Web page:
By The Ionian Sea - Chapter XV
Chapter XV -- Miseria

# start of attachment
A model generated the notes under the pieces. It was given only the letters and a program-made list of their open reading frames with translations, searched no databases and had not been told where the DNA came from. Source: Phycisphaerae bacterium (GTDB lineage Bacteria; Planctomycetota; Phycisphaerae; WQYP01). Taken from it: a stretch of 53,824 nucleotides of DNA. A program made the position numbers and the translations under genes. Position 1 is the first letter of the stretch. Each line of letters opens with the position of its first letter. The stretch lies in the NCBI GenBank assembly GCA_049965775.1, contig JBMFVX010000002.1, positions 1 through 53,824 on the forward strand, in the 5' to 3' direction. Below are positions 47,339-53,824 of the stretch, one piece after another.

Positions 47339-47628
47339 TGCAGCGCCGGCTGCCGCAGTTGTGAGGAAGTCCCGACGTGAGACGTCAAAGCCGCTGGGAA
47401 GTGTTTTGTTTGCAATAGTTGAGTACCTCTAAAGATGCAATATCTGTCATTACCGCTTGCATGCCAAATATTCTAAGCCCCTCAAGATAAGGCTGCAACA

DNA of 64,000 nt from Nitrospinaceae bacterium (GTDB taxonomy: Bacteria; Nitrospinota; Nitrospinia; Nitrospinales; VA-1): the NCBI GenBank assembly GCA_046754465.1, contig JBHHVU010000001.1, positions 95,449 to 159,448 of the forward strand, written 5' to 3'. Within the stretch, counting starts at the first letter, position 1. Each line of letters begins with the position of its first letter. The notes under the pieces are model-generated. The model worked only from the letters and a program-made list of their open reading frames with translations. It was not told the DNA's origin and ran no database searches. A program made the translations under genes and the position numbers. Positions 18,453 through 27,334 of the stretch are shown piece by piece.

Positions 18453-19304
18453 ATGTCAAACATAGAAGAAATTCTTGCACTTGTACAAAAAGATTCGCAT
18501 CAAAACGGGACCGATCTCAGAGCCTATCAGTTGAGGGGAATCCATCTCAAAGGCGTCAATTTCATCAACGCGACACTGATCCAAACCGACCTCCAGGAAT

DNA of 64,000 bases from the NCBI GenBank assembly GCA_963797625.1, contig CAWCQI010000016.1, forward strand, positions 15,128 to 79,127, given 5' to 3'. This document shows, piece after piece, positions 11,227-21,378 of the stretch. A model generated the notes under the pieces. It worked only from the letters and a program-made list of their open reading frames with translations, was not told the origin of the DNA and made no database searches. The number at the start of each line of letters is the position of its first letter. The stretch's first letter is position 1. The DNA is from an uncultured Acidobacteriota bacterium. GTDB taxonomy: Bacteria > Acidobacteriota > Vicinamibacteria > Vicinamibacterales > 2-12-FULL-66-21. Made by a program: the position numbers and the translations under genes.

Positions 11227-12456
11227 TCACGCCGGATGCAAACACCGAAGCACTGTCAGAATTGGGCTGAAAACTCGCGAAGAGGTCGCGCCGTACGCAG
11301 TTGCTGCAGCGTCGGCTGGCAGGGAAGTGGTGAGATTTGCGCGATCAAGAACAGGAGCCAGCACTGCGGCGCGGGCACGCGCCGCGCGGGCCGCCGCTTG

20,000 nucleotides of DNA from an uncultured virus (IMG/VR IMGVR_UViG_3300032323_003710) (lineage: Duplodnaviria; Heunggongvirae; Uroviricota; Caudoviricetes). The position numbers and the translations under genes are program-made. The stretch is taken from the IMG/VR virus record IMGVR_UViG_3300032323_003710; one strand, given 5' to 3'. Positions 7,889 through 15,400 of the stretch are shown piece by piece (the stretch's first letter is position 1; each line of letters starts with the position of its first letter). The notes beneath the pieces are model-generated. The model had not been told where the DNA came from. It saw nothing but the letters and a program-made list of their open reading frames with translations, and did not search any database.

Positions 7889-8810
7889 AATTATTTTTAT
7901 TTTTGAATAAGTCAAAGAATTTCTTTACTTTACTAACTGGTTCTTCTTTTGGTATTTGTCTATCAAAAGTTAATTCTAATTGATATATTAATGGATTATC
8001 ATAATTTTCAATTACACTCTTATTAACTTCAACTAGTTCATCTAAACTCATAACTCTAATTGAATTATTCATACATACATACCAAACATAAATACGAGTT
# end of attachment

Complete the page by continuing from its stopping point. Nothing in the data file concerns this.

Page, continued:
"What do people do here?" I once asked at a little town between Rome and Naples; and the man with whom I talked, shrugging his shoulders, answered curtly, "C'è; miseria" -- there's nothing but poverty. The same reply would be given in towns and villages without number throughout the length of Italy. I had seen poverty enough, and squalid conditions of life, but the most ugly and repulsive collection of houses I ever came upon was the town of Squillace. I admit the depressing effect of rain and cloud, and of hunger worse than unsatisfied; these things count emphatically in my case; but under no conditions could inhabited Squillace be other than an offence to eye and nostril. The houses are, with one or two exceptions, ground-floor hovels; scarce a weather-tight dwelling is discoverable; the general impression is that of dilapidated squalor. Streets, in the ordinary sense of the word, do not exist; irregular alleys climb above the rugged heights, often so steep as to be difficult of ascent; here and there a few boulders have been thrown together to afford a footing, and in some places the native rock lies bare; but for the most part one walks on the accumulated filth of ages. At the moment of my visit there was in progress the only kind of cleaning which Squillace knows; down every trodden way and every intermural gully poured a flush of rain-water, with occasionally a leaping torrent or small cascade, which all but barred progress. Open doors everywhere allowed me a glimpse of the domestic arrangements, and I saw that my albergo had some reason to pride itself on superiority; life in a country called civilized cannot easily be more primitive than under these crazy roofs. As for the people, they had a dull, heavy aspect; rare as must be the apparition of a foreigner among them, no one showed the slightest curiosity as I passed, and (an honourable feature of their district) no one begged. Women went about in the rain protected by a shawl-like garment of very picturesque colouring; it had broad yellow stripes on a red ground, the tones subdued to a warm richness.